Mid-Week Inspiration: Wednesday, January 18, 2023
One of the most important life skills is learning how to end well. This is because, while painful, endings are necessary and important steps toward a good life. It's better to end well than to end badly, whether we're discussing a relationship or a career path.
Sometimes things don’t turn out according to the plan. It all speaks to the beautiful messiness of reality.
The Bible describes God’s mercy as new every morning. God’s mercy is never old, tired, or used up. It is always fresh, new, and ready for us to experience whenever we need it.
God doesn't get bored of helping us grow into better versions of ourselves daily. So, what have you been holding on to that you need to end, and where do you need a fresh start?
Endings don’t have to be failures. An ending is just an opportunity for a new beginning.
(Music performed by the Modern Worship Team of Gainesville First United Methodist Church, Gainesville, Georgia)
It starts this Sunday
Maybe your Grandma said it? Maybe you heard it, and it made you feel better.
Maybe you just assumed it was true!
We all know a few famous spiritual sayings that fit nicely on stickers and magnets. These sayings seem to come from the Bible, giving them the weight of scripture without actually being in God’s Word.
Join us in worship beginning Sunday, January 22, at Gainesville First United Methodist Church as we look at some popular spiritual statements and explore the genuine insight and wisdom in the Bible.
Invite a friend.
Sunday, February 5 / 12 pm / Connect Cafe
Gainesville First believes God is intentionally inviting us to build bridges to college students in the Gainesville area. But what does this look like? That's what we want to discern and discover together through praying and walking college communities in the Gainesville area, beginning with Brenau College and University. Learn more about Prayer Walking and what it means to be a part of the Prayer Walking team by coming to the Prayer Walking Interest Meeting on Sunday, February 5th, at 12 pm in Connect Cafe. For more information, email Ginnie Highsmith at firstname.lastname@example.org.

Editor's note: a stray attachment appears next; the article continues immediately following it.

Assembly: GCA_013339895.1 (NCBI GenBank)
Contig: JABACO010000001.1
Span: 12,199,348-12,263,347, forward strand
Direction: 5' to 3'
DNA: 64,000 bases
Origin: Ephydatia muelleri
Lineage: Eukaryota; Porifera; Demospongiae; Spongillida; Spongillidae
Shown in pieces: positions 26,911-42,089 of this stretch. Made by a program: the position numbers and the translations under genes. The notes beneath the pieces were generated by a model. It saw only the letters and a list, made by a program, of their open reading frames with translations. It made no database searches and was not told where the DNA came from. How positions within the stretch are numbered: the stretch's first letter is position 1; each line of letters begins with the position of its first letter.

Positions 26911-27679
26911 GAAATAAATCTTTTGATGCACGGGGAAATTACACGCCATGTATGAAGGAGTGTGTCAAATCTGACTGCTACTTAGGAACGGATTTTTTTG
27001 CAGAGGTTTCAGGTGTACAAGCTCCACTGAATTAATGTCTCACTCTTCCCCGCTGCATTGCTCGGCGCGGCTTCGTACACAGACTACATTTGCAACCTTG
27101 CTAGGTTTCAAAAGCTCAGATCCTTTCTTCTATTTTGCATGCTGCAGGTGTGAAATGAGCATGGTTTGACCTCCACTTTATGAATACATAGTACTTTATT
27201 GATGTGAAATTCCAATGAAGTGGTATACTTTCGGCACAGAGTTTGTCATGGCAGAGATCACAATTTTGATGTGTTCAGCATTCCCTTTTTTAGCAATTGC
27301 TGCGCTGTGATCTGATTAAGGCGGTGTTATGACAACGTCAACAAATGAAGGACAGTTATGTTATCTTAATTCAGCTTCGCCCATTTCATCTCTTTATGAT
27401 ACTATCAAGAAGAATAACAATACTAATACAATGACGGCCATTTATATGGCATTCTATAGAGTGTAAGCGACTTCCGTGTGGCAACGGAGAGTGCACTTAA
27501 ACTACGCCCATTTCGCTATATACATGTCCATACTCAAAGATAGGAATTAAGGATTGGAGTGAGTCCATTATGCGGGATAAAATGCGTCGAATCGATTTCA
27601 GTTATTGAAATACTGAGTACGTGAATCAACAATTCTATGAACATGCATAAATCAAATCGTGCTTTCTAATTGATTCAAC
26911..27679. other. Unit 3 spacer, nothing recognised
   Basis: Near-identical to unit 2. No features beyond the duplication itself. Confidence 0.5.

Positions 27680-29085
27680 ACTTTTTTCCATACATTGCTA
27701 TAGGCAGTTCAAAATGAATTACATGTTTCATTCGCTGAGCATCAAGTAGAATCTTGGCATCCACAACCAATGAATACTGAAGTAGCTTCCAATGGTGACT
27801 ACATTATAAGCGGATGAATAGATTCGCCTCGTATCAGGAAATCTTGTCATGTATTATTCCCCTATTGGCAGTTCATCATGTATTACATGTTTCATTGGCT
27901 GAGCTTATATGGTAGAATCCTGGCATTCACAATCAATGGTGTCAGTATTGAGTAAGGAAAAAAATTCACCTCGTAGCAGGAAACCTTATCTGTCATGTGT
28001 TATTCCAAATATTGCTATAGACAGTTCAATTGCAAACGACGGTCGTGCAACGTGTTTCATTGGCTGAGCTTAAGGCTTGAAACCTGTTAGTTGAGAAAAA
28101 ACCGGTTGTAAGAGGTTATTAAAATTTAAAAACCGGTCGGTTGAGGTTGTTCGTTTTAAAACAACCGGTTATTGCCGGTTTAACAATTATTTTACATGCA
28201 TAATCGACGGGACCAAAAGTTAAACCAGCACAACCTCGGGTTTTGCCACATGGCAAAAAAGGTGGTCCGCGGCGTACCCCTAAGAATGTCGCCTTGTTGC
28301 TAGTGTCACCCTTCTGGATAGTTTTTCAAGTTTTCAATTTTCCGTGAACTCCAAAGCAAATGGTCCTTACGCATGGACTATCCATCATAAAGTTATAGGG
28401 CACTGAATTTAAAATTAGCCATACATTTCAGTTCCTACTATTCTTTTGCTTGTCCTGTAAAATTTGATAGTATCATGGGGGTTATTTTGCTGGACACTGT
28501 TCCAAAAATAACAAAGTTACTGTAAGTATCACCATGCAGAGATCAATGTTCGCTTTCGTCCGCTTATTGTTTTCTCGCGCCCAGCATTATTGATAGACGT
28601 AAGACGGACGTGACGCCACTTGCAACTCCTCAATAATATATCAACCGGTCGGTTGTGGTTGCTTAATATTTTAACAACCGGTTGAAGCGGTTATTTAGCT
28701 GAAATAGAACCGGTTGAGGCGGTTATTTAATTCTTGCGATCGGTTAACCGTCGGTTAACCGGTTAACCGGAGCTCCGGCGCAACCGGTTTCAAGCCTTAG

James Clear (author of Atomic Habits) shared this in an email.
Charles Hayward, a cabinet maker and editor of The Woodworkermagazine, offers some advice on how to succeed in woodworking (and in life):
"One thing is certain: that, even though the craft is a lifetime's study, the application of a few simple principles will assuredly bring success in woodworking. In the first place, never start a job until you know precisely how you are going to do it. Pass its construction step by step through your mind, so that you may hit upon the snags and mentally smooth them out.
Don't work hurriedly. Your very keenness may prompt you to rush, but to do so is fatal. Curb your desire to see the thing finished, and always concentrate intently upon the particular bit of the job you have in hand.
In all you do be accurate. No measurement, no cut, no squaring, should be "near enough." It must be right. For often one inaccuracy becomes the seed of others, and reproduces trouble as the work proceeds.
Finally, don't worry about an honest mistake. Ponder the reason for it and so learn from it. Progress at your own speed from simple job to something more difficult, but never force the pace. At the same time, be just as ambitious as your previous work warrants."
Source: The Woodworker
Never start a job/project until you know precisely how you will do it. Work it out in your head before you work it out on paper and in real life.
Don’t work hurriedly. One step at a time.
Honest mistakes are part of the learning process.
If you enjoy this newsletter, please consider sharing it with others. It will help me tremendously in getting the word out.
will share this .....thank you for the time it takes to prepare these messages.